2. Mix in the flour without kneading. I used this fun whisk (thanks again Annie - I love it!) but a sturdy wooden or metal spoon would be fine. This is when you have to get out a bit of elbow grease - the dough will be quite thick and shaggy. Just mix until all the flour has been incorporated.
3. Cover (not airtight), and allow to rest at room temperature until dough rises and colapses (or flattens on top), 1- 2 hours, depending on how warm your kitchen is and what kind of mood the yeast is in.
4. Sprinkle your counter liberally with flour. Take out half of the dough (or a quarter of the dough if you want smaller loaves) and place in on the flour covered counter. Place the rest of the dough in the refrigerator - it will keep for 4-5 days or until whenever your ready to make your next loaf! Using a bowl scraper or rubber spatula, scrape the dough into a mound on top of the floured surface. Turn it over to coat the entire ball of dough with flour - this will help it lose some of it's stickiness. Using floured hands or a bowl scraper, lift the outside edges toward the center, working around the entire piece to make a smooth round ball.
5. Lay a thin cotton or linen tea towel (not terry cloth, which tends to stick) or a large cloth napkin on your work surface. Generously sprinkle the surface of the towel with flour. Using your hands or scraper, gently lift the dough on to the prepared towel and place seam side down. Dust the top of the dough with more flour. Cover the dough with the sides of the towel and place in a warm, draft-free spot to rise, about 1 hour or until almost doubled in size.
6. About a half an hour before the end of the second rise, place a rack in the lower third of the oven and preheat to 475º F and place a 3-4-quart heavy pot or cast iron dutch oven with a tight fitting lid in the center of the rack (mine holds exactly 3 quarts and is 6 inches wide by 33/4 inches tall. If you are making a small loaf with just a quarter of the dough, use a smaller pot).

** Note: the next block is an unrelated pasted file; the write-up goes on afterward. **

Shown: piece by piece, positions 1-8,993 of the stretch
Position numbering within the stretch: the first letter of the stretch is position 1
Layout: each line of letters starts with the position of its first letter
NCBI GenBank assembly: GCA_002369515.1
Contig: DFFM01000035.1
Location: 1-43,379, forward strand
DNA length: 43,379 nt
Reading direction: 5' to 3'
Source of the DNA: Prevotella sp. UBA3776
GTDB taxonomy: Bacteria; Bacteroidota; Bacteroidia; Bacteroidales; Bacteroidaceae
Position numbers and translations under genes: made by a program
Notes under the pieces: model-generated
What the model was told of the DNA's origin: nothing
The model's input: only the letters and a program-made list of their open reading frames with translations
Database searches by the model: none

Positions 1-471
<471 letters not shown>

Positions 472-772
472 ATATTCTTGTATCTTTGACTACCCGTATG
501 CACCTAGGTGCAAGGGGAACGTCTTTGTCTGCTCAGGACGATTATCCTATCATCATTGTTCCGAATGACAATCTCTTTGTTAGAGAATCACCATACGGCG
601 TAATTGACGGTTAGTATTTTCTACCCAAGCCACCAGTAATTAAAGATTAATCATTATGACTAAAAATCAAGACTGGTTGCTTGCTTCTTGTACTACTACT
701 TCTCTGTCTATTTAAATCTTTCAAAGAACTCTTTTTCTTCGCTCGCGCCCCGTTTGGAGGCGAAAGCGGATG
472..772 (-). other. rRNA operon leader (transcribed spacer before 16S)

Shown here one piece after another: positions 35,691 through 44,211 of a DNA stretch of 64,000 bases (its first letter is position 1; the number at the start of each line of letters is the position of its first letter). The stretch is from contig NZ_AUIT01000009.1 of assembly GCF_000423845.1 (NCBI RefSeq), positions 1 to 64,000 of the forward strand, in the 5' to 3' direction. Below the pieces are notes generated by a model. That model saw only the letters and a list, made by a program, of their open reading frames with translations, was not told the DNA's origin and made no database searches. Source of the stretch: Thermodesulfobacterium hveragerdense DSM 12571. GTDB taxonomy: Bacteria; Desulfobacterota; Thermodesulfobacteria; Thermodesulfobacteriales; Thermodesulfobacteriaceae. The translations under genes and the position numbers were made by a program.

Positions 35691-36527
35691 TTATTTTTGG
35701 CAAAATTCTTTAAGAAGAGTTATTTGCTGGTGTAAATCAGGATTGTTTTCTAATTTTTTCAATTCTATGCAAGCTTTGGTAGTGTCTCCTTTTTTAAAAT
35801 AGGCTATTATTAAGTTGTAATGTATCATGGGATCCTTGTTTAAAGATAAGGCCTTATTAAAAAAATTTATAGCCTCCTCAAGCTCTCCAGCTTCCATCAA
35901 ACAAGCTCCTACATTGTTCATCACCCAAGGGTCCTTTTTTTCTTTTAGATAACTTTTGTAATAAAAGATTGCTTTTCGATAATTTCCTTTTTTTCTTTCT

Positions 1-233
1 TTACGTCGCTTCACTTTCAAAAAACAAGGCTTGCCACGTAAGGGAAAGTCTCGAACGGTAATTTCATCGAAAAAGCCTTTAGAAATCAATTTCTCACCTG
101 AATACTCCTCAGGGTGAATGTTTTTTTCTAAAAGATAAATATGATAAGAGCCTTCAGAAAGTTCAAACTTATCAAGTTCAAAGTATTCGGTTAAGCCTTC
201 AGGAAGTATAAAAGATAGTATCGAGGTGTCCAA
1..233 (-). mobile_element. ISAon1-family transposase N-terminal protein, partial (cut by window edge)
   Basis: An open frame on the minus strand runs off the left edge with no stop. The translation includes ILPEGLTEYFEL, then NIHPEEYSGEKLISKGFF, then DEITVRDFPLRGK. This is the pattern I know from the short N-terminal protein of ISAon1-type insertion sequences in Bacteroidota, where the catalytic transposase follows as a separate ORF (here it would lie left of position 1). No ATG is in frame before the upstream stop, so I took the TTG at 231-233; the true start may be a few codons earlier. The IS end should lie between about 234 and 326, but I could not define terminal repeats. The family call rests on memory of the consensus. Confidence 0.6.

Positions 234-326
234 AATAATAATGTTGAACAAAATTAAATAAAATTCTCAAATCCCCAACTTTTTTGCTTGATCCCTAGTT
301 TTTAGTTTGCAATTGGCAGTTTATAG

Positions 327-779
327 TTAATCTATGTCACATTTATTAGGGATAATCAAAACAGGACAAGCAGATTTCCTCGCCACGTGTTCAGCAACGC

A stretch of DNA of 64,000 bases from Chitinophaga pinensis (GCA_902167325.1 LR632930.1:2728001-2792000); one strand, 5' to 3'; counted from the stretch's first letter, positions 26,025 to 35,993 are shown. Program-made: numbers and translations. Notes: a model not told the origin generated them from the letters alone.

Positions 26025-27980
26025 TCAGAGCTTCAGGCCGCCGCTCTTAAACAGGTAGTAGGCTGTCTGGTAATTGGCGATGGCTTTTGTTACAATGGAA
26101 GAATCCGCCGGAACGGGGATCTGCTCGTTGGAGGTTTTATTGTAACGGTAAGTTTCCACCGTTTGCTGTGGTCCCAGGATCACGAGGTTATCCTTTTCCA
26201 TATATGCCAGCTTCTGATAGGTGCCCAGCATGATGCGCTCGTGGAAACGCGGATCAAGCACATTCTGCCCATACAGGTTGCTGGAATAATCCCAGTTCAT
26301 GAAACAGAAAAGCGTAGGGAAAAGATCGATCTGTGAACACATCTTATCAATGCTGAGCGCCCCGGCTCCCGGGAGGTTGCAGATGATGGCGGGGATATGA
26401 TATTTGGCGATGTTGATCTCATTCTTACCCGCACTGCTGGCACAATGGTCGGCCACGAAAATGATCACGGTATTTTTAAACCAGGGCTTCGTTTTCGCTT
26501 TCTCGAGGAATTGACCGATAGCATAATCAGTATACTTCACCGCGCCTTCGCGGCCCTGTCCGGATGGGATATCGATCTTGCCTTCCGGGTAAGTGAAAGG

7. When the dough is ready to bake, carefully remove the HOT dutch oven from the oven using oven mitts; remove the lid. Unfold the towel, gently slide your hand under the dough and gently invert the dough into the hot pot. (I like to do this step over my kitchen sink - any excess flour will fall into the sink and it's easier for me to do this step with my pot lowered into the sink a bit.) If any dough clings to the top or sides unevenly, quickly run an off-set spatula or knife around the edges to even. The dough will eventually even itself out while baking.
8. Using oven mitts, place the hot lid back on the pot and return to the oven. Bake for 20-25 minutes. Using oven mitts, remove the hot lid and continue baking until the bread is a deep, golden brown, about 15-20 minutes more. Remove from the oven. Invert the pan to release the bread or use a thin handle of a spatula to carefully lift the bread out of the pot and place it on a rack to cool completely before slicing, about 2 hours.
Makes 2 large or 4 smaller loaves - the dough will keep in your refrigerator for 4-5 days - just allow for a longer rising time if you start out with cold dough.